Preparing your pets for firework season

Fireworks are used throughout the year to mark significant seasonal celebrations including Bonfire Night, Halloween, New Year’s Eve and Diwali.

They are enjoyable for humans to watch but pets can often get scared by the loud bangs and bright flashes. Preparing your pet now can make a significant difference to how your pet copes when firework season begins.

There are several measures to try which might help your pet become less stressed when fireworks light up the skies:

  1. Use a pheromone product

Products are available that contain synthetic versions of pheromones (chemicals produced by the body) which pets find calming and reassuring. These products are available as sprays, plug-in diffusers and collars (dogs only).

There are some natural supplements available that can also help to calm your pet. These products contain casein which is a protein found in milk. The science behind the supplement is based on the knowledge that these proteins promote relaxation in breast-fed babies. This animal version can have a similar effect on many pets.

Please ask your vet for advice on the best product to help your pet.

  1. Provide hiding places within your home

Ensure there are plenty of hiding places around the house for your pet. The following are ideas to try:

  • Top of the cupboard – make sure it’s safe and there’s an ample amount of room for them to move around
  • Under the bed – clear a pet-sized space for them
  • A raised shelf – cats feel safe when they’re high up
  • Inside a box – a door cut into the side of a cardboard box makes a great cat-den
  1. Stay at home with your pets 

Stay in with your pet on bonfire night; your presence will comfort them and might distract them from the noises outside. Stressed pets can sometimes display destructive behaviours that could endanger themselves or others.

  1. Ensure your pet has access to freshwater

Anxious dogs pant more than normal which makes them thirsty so keep their water bowl nearby.

  1. Make sure your pet has a microchip

Sometimes frightened pets run away on bonfire night. It’s quicker to reunite owners with pets that have a microchip. Make sure your pet has a working microchip and that your contact details are up to date. The microchip company that holds your pet’s details on their database can help you with this.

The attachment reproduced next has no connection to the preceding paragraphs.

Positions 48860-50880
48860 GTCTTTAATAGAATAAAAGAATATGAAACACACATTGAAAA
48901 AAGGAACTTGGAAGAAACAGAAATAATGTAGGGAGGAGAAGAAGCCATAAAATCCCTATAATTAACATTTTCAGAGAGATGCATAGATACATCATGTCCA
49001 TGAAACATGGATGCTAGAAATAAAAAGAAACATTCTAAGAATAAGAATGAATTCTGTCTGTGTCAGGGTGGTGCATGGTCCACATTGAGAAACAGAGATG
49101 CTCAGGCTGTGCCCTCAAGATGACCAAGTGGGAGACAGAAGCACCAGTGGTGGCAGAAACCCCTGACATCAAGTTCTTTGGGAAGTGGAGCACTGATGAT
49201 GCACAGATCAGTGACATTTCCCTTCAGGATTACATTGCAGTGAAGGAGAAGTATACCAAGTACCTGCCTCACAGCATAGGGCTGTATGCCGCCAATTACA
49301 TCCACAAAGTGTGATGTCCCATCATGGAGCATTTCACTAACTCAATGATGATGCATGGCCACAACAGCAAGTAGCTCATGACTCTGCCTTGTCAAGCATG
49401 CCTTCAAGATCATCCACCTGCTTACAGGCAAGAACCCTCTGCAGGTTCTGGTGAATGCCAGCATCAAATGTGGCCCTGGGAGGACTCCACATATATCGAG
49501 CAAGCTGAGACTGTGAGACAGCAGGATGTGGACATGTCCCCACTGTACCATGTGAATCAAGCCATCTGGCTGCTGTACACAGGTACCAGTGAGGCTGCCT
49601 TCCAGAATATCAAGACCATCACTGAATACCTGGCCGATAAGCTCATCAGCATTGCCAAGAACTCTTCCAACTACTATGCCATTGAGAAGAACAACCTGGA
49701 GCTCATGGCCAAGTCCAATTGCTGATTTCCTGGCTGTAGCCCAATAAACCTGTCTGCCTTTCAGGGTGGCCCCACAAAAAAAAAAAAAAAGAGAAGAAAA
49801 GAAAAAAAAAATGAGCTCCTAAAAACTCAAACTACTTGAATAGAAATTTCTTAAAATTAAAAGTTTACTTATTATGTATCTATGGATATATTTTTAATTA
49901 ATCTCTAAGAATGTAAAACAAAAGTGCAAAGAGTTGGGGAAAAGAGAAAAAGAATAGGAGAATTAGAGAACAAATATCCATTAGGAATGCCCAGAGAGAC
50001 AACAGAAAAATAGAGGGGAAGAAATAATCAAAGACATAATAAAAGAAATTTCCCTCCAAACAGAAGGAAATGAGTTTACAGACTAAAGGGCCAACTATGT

1. Close curtains, blinds, windows, and doors

Loud bangs and bright flashes can scare pets. Keep your windows, doors and blinds closed to reduce the volume of firework noise. If you have a cat, don’t forget to lock their cat flap so they stay safely indoors.

  1. Walk your dog early

Avoid walking your dog during the early evening and aim to go out before it’s dark. Keep dogs on their lead so, if they are startled by firework noise, they can’t run away.

  1. Bring small animals inside

Loud noises can be stressful for small animals, particularly if they live in outdoor hutches. Consider moving your rabbits or guinea pigs into the house, shed or garage. Reduce firework noise by covering outdoor hutches with a blanket (leave a gap to allow air to circulate).

  1. Provide bedding for your pet to snuggle in

If you have a small pet, put additional bedding in their hutch so they can burrow into it and hide.

  1. Noise de-sensitisation therapy

Noise de-sensitisation therapy is a great way to get your pet used to fireworks well before bonfire night. There are many CDs and downloadable tracks that you can play to your pet. By gradually increasing the volume of these sounds, your pet will become accustomed to the noise of fireworks and, over time, be less anxious on bonfire night.

  1. Don’t punish “bad behaviour”

Pets can’t help feeling scared so try to stay calm, even if your pet shows some dubious behaviour. Pets often take their cue from their owners so, in theory, the calmer you are, the calmer your pet will feel.

 

For further information, visit www.rspca.org.uk/fireworks

This entry was posted in General News.

Comments are closed.